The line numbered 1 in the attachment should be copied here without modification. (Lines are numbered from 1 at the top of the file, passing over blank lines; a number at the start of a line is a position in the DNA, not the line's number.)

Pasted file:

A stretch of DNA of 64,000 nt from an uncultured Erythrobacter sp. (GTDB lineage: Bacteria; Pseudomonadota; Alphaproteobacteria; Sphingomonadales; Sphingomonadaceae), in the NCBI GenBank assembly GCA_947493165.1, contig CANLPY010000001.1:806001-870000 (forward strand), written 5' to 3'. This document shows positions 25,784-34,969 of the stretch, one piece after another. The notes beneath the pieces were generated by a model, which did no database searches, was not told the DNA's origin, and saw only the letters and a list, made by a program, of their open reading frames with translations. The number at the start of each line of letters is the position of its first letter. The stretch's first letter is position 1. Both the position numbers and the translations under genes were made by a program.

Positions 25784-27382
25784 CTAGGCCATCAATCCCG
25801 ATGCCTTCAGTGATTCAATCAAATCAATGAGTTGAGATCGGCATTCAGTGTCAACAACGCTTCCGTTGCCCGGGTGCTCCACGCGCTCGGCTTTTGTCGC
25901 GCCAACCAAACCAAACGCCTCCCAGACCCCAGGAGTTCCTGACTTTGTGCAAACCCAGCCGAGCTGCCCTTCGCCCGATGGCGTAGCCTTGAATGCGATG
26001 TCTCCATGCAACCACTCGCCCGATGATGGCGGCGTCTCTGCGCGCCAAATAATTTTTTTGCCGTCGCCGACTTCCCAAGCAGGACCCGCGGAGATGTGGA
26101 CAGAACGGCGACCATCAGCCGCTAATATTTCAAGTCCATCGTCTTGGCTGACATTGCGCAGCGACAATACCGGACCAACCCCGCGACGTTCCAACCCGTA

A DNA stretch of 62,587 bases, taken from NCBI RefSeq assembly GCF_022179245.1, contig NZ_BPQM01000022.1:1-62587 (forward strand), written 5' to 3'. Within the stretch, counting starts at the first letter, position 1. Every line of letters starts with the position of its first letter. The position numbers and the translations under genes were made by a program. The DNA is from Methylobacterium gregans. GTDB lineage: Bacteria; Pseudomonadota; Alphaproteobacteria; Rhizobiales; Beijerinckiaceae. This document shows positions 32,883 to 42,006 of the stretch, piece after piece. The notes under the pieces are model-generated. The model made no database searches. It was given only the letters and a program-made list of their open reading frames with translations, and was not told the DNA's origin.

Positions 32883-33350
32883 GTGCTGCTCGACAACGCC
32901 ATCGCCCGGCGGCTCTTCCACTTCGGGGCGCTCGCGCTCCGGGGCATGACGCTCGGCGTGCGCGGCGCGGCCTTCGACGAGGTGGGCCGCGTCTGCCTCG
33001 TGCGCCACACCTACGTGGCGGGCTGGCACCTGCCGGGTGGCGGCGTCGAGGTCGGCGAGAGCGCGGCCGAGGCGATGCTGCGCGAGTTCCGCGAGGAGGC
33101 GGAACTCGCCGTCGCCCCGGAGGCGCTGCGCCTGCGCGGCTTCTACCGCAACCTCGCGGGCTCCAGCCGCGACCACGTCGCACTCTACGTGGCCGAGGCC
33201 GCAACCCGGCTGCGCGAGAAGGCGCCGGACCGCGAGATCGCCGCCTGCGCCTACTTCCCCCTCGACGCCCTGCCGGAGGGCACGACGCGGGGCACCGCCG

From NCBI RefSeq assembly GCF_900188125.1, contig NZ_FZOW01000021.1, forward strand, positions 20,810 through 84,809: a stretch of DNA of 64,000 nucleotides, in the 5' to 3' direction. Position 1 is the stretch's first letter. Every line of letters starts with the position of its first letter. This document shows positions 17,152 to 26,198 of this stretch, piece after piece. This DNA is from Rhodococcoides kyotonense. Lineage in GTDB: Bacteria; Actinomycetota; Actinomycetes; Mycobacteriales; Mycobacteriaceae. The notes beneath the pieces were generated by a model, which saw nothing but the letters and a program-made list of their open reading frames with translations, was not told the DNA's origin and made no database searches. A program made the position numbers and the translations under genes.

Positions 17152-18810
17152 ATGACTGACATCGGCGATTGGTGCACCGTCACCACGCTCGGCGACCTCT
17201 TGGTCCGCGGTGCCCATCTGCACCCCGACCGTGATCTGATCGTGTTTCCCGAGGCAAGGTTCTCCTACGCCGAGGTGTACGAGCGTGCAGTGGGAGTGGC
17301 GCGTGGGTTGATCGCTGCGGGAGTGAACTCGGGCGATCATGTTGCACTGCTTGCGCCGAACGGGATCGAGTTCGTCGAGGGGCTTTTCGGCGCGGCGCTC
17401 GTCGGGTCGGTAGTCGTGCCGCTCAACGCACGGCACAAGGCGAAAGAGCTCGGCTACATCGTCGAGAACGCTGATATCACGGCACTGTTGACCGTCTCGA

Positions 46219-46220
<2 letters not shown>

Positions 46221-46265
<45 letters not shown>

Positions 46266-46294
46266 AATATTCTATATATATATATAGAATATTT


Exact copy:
A stretch of DNA of 64,000 nt from an uncultured Erythrobacter sp. (GTDB lineage: Bacteria; Pseudomonadota; Alphaproteobacteria; Sphingomonadales; Sphingomonadaceae), in the NCBI GenBank assembly GCA_947493165.1, contig CANLPY010000001.1:806001-870000 (forward strand), written 5' to 3'. This document shows positions 25,784-34,969 of the stretch, one piece after another. The notes beneath the pieces were generated by a model, which did no database searches, was not told the DNA's origin, and saw only the letters and a list, made by a program, of their open reading frames with translations. The number at the start of each line of letters is the position of its first letter. The stretch's first letter is position 1. Both the position numbers and the translations under genes were made by a program.